Python Exemplary
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Our SD-card installation is called RaspiBrick Firmware because it contains a few, but important addons to the NOOBS distribution.

The same firmware can be used for an independent (standalone) Raspberry Pi and one that is mounted on a Pi2Go robot, because the boot process performs the necessary selection:

  • Execution of /home/pi/raspibrick/ Check if /home/pi/scripts/ exits. In this case the Python interpreter executes the script and the firmware is not started.
  • Otherwise /home/pi/raspibrick/ is launched. Here the GPIO pin #18 (GPIO24) is checked using a software enabled pull-down resistor. If a high level is detected, it is assumed that the Raspberry Pi is sitting on a Pi2Go robot (pin #18 corresponds to the battery monitor line). The firmware is started.
  • Otherwise it is assumed that the pin in not wired and the firmware is not started.

(See our Pi2Go/Raspibrick website for more information).

If you use the Raspberry Pi exclusively in standalone mode, you may disable this boot sequence by quitting in a early stage, eventually by launching your own startup Python script.

In this case, it is also possible to use a standard NOOPS or Raspbian, or a product-specific Linux installation (like Dexter's BrickPi), and add some few scripts to enable remote development with TigerJython (see appendix).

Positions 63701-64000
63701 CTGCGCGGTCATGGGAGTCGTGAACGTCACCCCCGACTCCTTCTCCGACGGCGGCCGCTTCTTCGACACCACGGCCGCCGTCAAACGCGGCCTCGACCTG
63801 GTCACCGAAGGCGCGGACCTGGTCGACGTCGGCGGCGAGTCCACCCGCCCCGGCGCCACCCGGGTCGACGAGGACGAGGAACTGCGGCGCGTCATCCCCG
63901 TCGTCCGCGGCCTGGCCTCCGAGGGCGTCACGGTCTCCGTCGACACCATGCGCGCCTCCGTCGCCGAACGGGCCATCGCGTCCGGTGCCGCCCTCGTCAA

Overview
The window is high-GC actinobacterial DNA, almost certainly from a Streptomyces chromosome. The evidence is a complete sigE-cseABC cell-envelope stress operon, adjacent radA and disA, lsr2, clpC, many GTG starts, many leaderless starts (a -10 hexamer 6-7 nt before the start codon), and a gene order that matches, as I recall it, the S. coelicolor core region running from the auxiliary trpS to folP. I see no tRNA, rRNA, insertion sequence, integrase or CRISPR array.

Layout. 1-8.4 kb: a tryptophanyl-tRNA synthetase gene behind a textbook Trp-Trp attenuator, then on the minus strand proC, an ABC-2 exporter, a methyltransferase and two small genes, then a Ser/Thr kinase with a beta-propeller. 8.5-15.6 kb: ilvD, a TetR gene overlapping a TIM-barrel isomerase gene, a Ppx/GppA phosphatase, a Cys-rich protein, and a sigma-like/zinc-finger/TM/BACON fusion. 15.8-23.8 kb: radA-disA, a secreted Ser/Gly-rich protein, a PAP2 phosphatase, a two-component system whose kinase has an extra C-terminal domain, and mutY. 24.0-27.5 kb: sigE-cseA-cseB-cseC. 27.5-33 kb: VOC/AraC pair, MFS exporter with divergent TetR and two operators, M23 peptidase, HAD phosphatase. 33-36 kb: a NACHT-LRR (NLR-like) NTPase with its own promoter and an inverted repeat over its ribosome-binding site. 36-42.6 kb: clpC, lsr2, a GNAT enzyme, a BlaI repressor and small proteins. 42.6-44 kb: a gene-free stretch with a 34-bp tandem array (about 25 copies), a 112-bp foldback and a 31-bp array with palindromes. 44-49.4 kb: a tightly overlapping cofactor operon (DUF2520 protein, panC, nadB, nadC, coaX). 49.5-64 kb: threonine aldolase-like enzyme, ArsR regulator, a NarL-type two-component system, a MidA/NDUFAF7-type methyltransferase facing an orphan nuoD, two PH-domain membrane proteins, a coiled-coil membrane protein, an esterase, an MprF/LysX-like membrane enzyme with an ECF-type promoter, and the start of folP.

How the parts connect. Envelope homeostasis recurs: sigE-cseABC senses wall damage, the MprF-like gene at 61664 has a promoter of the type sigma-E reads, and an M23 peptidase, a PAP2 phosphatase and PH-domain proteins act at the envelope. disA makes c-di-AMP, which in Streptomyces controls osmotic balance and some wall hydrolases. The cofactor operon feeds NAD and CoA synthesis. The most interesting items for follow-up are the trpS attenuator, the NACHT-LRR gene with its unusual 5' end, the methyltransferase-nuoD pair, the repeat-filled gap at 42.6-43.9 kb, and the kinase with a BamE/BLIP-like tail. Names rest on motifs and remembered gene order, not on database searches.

Installation with preconfigured SD-card image


We recommend to use our preconfigured SD-card image that is created by applying the manual procedure described later on. This is most easy for you because you do not have to connect any external devices (screen/keyboard/mouse) to your Raspberry Pi.

  • Download the zipped image from here. The size is about 6 GB, so be patient .

  • Unpack it in any directory (using an unpacker utility that supports large files, like WinRAR).

  • Insert a micro SD-card of at least 16 GB size (class 10 ultra, recommended).

  • Launch a tool to copy img files to SD-cards. (We recommend USBImageTool under Windows or ddutility under MacOS/Linux.) Be careful to select the SD-card drive, otherwise you may destroy data on a wrong drive .
  • In order to connect the Raspberry Pi to a WLAN router (hotspot), it has to know the SSID and the passphrase (password) of your router. These WLAN log-in information can be entered by starting our configuration tool


    found on the small FAT32 partition of  the SD-card. Because it is a Java program, you need a computer with an installed JRE (Java Runtime Environment).
  • Normally you can double-click RaspiBrickConfig.jar to launch it. If this fails, enter a shell (console) and go to the SD-card drive/folder. Type java -jar RaspiBrickConfig.jar to launch the utility.

  • In the dialog box enter your router SSID and the passphrase.
    Then click Create SSID and Save.

The SD card is now ready to be used. (If the Raspberry Pi is supposed to be used with the Pi2Go robot, insert it at the robot now, so you can see LED and display information.) The first boot process takes a bit longer because some initializing processes are executed. (For use with the Pi2Go, consult the RaspiBrick firmware information.)


Manual installation (from NOOBS distribution)


If you are interested to know how the card image is created or if you want to learn how to configure a Raspberry Pi operating system from scratch, you can follow the manual installation procedure. In this case you have to connect a HDMI monitor (or a VGA monitor connected via a HDMI-to-VGA adapter), and a USB keyboard/mouse.